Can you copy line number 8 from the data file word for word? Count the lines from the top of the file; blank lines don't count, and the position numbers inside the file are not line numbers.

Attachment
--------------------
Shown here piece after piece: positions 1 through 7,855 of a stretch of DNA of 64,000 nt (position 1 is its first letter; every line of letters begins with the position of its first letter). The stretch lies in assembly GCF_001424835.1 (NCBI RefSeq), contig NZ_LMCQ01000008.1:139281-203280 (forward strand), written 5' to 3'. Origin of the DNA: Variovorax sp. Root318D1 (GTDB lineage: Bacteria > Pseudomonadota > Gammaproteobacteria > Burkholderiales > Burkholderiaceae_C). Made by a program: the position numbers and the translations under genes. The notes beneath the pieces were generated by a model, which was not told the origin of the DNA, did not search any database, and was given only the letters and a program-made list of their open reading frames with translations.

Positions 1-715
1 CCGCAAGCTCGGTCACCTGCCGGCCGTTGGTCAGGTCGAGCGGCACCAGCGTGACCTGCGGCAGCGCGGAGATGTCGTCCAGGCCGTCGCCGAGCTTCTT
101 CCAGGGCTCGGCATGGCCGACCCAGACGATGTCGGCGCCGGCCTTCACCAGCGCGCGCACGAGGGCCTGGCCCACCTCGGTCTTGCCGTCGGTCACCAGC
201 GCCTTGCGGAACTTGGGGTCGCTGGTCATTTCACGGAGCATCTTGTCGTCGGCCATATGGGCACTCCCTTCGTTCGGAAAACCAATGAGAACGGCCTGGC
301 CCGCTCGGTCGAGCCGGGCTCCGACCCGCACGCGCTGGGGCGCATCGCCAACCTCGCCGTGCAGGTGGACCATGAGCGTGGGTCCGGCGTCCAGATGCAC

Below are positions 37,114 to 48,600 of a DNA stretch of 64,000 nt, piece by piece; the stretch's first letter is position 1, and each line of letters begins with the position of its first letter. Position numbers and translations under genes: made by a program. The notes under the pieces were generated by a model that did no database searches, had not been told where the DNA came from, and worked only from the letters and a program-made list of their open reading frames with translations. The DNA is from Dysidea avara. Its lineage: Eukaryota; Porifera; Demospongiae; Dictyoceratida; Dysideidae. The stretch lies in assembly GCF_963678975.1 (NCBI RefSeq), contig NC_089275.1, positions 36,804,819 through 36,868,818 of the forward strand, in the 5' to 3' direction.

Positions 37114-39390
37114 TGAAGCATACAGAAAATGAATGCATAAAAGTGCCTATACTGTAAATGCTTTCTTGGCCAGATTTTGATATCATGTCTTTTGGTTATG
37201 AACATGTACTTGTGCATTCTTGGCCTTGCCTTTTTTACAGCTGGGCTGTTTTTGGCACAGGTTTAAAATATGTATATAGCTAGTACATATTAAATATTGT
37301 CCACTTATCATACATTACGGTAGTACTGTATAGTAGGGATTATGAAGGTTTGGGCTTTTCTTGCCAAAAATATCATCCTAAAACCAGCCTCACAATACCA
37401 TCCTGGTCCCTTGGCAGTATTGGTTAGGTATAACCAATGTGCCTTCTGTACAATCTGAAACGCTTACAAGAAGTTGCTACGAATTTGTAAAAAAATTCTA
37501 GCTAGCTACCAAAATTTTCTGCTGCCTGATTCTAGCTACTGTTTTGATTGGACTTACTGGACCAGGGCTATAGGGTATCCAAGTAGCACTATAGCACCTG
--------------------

Positions 37114-39390